Quick impressions from Bell’s Thursday morning upfront breakfast with executives press event:

I spoke with Bell’s chief program fetcher Mike Cosentino. He’s the guy tasked with replacing the most valuable sitcom ever imported into Canada: The Big Bang Theory.

Life will go on at CTV post- The Big Bang Theory, but there’s no disguising the fact that the dominant Canadian private network just lost their Kawhi Leonard. According to Mike, Big Bang drew 65 million viewers a season to CTV.

“You’re not going to replace The Big Bang Theory and we didn’t even try to because you can’t replace a show like that,” says Cosentino.

He does, however, have a ready fix for Thursday’s at 8 next fall. “There’s a little show called Grey’s Anatomy,” he says. The 16-year-old ABC hospital drama isn’t the powerhouse it once was but it will do better in simulcast for CTV next season.

Gardell and Olowofoyeku: socks appeal

CTV also bought the new series red hot executive producer Chuck Lorre has made for CBS: Bob Hearts Abishola. It stars Billy Gardell (Mike & Is Molly) as a compression sock manufacturer who falls feet first for the Nigerian nurse (Folake Olowofoyeku) who helps him recover from a heart attack. It has all the rhythms and cadences of a Lorre studio audience sitcom but doesn’t seem like the next big hit to me — although, come to think of it, few saw Big Bang being such a big deal either.


Cosentino plans to place it behind The Conners on Monday nights to start the season. At mid-season, after another shift or two, Roseanne’s family will lead viewers into a second season of Jann, which has been bumped up to eight episodes for season two.

Cobie Smulders stars in Stumptown. The title refers to the fact the city of Portland grew so fast trees were cleared and houses built before they could clear up the stumps. Smulders seems stumped in this photo, easily capturing the dullest moment of a terrific pilot

Cos says the best offerings at this years Hollywood TV market were all on the drama side. He’s especially high on three CTV bought: Stumptown, starring Canadian-born Cobie Smulders (How I Met Your Mother) as an emotionally damaged Afghanistan war veteran cohersed into becoming a kick-ass Portland crime fighter; the courthouse drama All Rise starring Simone Missick (Luke Cage) as the only woman on a state judicial bench and For Life, a serialized drama about a prisoner (Nicholas Pinnock) who studies hard in the slammer and becomes a lawyer.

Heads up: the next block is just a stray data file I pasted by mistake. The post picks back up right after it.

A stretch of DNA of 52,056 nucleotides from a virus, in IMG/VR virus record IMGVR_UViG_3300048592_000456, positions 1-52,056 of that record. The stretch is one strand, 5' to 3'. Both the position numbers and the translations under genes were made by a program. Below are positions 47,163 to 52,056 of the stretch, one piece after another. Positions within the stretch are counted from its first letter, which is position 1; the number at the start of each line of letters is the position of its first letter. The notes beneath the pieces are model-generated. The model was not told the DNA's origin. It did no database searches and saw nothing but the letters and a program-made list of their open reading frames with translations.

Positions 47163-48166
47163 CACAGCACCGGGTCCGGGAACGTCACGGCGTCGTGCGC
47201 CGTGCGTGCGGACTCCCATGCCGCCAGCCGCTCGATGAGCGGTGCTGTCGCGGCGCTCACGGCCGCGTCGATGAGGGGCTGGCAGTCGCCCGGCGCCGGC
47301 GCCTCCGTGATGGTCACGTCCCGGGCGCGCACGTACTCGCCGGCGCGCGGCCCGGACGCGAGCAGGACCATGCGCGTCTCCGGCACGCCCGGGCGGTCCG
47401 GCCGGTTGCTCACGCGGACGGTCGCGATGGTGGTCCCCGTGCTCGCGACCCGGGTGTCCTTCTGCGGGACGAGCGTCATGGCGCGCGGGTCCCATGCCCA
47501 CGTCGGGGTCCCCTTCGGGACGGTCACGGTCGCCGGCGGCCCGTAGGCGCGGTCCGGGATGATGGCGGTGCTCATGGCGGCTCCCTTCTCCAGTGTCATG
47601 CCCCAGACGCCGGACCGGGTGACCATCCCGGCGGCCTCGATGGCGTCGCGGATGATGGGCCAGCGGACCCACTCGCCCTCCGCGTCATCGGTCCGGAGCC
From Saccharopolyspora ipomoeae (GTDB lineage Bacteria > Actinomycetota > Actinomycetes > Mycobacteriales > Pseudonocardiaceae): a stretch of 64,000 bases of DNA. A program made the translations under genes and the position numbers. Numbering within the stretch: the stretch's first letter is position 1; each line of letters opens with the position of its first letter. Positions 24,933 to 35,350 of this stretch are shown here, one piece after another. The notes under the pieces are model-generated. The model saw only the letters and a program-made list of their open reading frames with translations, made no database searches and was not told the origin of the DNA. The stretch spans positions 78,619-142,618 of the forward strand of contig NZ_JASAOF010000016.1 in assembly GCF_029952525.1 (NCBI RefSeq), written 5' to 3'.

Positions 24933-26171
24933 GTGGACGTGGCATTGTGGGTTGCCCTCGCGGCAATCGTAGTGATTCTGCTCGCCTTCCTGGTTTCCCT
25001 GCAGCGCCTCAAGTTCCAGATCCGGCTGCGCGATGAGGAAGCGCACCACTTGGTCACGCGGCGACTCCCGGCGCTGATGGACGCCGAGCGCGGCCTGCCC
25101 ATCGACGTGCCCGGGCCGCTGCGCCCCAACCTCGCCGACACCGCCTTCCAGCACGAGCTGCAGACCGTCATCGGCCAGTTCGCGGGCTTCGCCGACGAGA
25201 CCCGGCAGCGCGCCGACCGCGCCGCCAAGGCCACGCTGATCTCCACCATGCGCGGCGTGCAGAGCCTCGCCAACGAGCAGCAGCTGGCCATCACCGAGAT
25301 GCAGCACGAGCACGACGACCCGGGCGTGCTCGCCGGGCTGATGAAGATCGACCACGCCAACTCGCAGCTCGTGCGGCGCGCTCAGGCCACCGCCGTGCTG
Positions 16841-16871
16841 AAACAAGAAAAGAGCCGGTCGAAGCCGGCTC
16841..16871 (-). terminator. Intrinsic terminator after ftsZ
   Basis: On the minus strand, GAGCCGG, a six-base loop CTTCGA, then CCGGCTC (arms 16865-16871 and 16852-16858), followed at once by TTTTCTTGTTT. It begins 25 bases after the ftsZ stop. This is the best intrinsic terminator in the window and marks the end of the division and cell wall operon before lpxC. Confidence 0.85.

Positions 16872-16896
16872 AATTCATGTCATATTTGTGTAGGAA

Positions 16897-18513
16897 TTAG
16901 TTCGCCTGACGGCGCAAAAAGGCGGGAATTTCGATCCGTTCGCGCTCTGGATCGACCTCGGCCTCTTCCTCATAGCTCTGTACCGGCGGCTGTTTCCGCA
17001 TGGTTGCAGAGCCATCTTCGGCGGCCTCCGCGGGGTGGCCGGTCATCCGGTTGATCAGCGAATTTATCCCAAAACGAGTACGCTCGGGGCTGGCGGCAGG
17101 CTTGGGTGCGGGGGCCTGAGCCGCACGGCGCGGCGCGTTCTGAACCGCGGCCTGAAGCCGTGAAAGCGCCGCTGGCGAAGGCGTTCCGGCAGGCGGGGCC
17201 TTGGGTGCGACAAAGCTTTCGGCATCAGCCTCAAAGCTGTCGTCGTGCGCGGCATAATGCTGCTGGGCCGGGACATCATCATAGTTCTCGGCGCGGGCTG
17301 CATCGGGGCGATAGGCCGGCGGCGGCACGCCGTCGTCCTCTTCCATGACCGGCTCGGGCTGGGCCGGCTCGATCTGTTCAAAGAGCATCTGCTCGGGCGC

I’ve screened The Stumptown pilot and it is slick, fun and compelling. Smulders kills it in the lead roll, especially in a terrific fight scene in a car that opens the show, drawing on her Marvel and How I Met Your Mother pedigree and deftly balancing comedy and action. There’s also a juicy role for veteran Canadian actress Tantoo Cardinal, a First Nations icon who keeps breaking ground well into her sixties.

One note on screening pilots for this years crop of rookie shows. The procedure is frustrating and endless. So many passwords, jumping from studio to studio portals — half these shows will be canceled before I can figure out how to look at them.

There to greet reporters at Thursday morning’s executive breakfast session was lovely and talented Mary’s Kitchen Crush host Mary Berg

Crabby critic problems aside, the formula producers use for making hit network shows is changing, says Cosentino. “I think they’re trying to grab the sensibilities [found in] big cable shows and layer them into what’s successful for a network show. When you look at Stumptown, Cobie Smulders character might be a character you’d see on a streaming platform, on Crave or a cable show, but they’re bringing that character into a structure or script with procedural elements. You can’t leave entirely that successful model of what works for network television.”

CTV’s strategy, says Mike, is to stick with more aspirational shows over dark dramas; He feels they have a longer shelf life.

As far as reality shows go, Mike seems excited to have scooped up The Masked Singer, a surprise U.S. hit from last winter. It’s not so much aspirational as asinine, but hey, networks today have to grab ratings glory where they can find it.

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